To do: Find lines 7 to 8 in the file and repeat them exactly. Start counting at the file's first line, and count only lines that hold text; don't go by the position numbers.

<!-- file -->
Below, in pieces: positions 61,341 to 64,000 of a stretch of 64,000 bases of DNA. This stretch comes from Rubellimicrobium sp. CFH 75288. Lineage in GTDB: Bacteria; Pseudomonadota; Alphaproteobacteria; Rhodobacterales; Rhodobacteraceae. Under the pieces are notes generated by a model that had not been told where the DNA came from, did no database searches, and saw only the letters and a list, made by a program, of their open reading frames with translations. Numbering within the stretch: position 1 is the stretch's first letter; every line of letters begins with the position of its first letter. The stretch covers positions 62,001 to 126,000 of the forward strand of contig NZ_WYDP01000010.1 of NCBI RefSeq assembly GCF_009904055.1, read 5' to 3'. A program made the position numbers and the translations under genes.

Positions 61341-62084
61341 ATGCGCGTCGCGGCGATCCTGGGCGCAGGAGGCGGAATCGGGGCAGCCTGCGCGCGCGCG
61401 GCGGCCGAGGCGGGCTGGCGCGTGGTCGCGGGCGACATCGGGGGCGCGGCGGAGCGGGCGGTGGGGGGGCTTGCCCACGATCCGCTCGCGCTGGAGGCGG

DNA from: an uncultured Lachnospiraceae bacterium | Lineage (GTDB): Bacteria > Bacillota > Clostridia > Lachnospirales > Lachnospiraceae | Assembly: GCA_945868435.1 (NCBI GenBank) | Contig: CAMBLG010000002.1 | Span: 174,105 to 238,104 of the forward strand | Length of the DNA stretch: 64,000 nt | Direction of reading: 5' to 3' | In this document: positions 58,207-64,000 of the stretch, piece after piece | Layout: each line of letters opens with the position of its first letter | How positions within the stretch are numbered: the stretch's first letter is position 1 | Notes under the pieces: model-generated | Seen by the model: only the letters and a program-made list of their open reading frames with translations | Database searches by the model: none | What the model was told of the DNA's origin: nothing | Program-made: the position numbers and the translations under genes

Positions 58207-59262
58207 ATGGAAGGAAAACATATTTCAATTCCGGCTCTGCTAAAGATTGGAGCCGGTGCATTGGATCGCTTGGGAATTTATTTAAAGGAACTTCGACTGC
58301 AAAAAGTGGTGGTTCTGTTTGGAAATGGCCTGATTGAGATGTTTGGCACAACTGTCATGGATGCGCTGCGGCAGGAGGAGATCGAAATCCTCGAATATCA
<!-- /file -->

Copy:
58207 ATGGAAGGAAAACATATTTCAATTCCGGCTCTGCTAAAGATTGGAGCCGGTGCATTGGATCGCTTGGGAATTTATTTAAAGGAACTTCGACTGC
58301 AAAAAGTGGTGGTTCTGTTTGGAAATGGCCTGATTGAGATGTTTGGCACAACTGTCATGGATGCGCTGCGGCAGGAGGAGATCGAAATCCTCGAATATCA